Secret Wars

But another part of the memo is arguably more important. It quotes British Defense Secretary Geoff Hoon as saying that "the U.S. had already begun 'spikes of activity' to put pressure on the regime." This we now realize was Plan B.

Put simply, U.S. aircraft patrolling the southern no-fly zone were dropping a lot more bombs in the hope of provoking a reaction that would give the allies an excuse to carry out a full-scale bombing campaign, an air war, the first stage of the conflict.

British government figures for the number of bombs dropped on southern Iraq in 2002 show that although virtually none were used in March and April, an average of 10 tons a month were dropped between May and August.

But these initial "spikes of activity" didn't have the desired effect. The Iraqis didn't retaliate. They didn't provide the excuse Bush and Blair needed. So at the end of August, the allies dramatically intensified the bombing into what was effectively the initial air war.

The number of bombs dropped on southern Iraq by allied aircraft shot up to 54.6 tons in September alone, with the increased rates continuing into 2003.

In other words, Bush and Blair began their war not in March 2003, as everyone believed, but at the end of August 2002, six weeks before Congress approved military action against Iraq.

The way in which the intelligence was "fixed" to justify war is old news.

The real news is the shady April 2002 deal to go to war, the cynical use of the U.N. to provide an excuse, and the secret, illegal air war without the backing of Congress.

Michael Smith - Common Dreams

Thursday, June 23, 2005

The Identity Cards of Russel Higgs spacer image Pages: 1 2 3 4 5 6 7 ... 23

Everyone Fights, No one Quits

You know what you have to do. Ummm you mean "you know what you must NOT do". :p You must not under any circumstances, register for this or any government system that assigns you a unique number in a central identity database. I wonder what the people at LSE have to say about the problems associated with a central register of unique IDs. This is the main problem with the system they are proposing. There is no need for a central database, so why are they pushing for one? Maybe they just don't know what they are talking about. OR Maybe they don't read the Sun!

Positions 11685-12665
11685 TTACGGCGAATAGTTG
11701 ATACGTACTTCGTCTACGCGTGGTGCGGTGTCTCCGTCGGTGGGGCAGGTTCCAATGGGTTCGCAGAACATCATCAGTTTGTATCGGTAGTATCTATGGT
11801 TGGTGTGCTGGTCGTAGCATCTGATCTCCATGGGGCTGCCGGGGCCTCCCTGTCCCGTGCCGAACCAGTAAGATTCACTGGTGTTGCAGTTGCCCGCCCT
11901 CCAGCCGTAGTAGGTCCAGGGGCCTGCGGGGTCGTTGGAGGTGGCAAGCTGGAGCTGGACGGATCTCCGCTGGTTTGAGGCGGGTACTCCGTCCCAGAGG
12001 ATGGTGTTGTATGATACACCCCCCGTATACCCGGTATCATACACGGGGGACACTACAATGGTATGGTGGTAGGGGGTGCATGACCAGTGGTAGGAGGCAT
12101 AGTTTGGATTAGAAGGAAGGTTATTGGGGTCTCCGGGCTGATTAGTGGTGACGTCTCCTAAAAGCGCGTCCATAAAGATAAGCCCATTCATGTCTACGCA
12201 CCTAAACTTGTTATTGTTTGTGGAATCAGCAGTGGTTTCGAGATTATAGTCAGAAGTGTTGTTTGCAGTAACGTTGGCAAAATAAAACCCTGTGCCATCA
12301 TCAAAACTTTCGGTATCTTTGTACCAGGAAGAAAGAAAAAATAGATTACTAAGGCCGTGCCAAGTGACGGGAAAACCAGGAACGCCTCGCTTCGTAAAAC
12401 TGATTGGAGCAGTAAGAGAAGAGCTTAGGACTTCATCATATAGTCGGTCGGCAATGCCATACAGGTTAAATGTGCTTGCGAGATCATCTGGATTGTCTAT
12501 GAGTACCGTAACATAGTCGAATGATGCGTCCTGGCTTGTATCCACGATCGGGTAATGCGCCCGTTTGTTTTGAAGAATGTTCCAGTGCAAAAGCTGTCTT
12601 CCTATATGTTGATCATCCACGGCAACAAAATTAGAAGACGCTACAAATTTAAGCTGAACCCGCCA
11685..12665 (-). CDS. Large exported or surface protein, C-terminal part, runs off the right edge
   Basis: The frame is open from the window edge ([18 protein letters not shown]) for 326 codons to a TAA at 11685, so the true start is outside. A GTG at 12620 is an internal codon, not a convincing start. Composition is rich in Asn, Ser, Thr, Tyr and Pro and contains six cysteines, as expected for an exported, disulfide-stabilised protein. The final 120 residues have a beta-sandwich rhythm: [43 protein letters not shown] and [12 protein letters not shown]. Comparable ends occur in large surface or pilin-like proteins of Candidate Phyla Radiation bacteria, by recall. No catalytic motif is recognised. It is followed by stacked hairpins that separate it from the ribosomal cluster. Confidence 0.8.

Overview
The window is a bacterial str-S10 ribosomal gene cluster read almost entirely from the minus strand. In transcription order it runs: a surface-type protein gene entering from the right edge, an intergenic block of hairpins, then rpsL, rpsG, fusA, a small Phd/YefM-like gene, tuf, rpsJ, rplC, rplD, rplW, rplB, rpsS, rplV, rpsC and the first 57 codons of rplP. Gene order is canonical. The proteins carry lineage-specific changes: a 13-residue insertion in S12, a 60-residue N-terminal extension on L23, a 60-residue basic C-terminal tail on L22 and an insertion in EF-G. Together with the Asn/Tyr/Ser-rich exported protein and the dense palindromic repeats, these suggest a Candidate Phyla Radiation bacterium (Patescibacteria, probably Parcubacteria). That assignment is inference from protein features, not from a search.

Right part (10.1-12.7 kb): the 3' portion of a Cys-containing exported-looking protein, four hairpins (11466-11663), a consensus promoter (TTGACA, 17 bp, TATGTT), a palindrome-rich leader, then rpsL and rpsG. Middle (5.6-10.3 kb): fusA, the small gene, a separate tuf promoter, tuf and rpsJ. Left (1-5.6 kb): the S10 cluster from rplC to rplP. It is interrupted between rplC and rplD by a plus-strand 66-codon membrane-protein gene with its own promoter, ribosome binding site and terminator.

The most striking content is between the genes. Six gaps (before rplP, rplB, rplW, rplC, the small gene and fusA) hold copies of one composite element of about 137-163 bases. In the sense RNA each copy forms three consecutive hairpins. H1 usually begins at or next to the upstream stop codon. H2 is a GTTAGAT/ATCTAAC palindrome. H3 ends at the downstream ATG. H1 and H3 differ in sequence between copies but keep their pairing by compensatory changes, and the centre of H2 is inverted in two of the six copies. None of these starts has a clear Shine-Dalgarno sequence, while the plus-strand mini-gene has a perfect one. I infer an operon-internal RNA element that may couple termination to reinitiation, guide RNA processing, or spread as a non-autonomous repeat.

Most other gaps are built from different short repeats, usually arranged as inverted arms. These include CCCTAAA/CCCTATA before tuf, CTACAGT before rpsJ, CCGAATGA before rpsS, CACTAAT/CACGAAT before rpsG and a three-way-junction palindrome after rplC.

security is only human

A call centre worker in Delhi sold the bank account details of 1,000 British customers to a newspaper reporter, it was reported today. The details have emerged on the same day that police launched an investigation into alleged call centre security breaches. The City of London Police began an investigation after receiving a dossier of information from a newspaper journalist outlining a number of banks whose security may have been compromised. An undercover reporter was sold information on a thousand accounts and the numbers of passports and credits cards for £4.25 each, according to the Sun newspaper. The information could allow criminals to access the financial details of unwitting victims and lead to the raiding of accounts and the cloning of credit cards. Guardian YOU KNOW what this means. You know the government will be keen to get companies to use ID cards as the sole/principal form of identification for entering contracts with the public. You know that access to ID card information would inevitably lead to disclosure of NIR information. You know that the government wants to involve offshoring to deal with NHS queries. You know that either your ID would be successfully hijacked or that an intercepted 'ID theft' attempt would lead to a suspension of your ID information and thus access to any services the government limits access to (Healthcare, DSS payments, freedom of movement, etc.) You know it is cheap enough for anyone with the motivation to get this sort of information You know what you have to do.

circuit bent digicam

Wednesday, June 22, 2005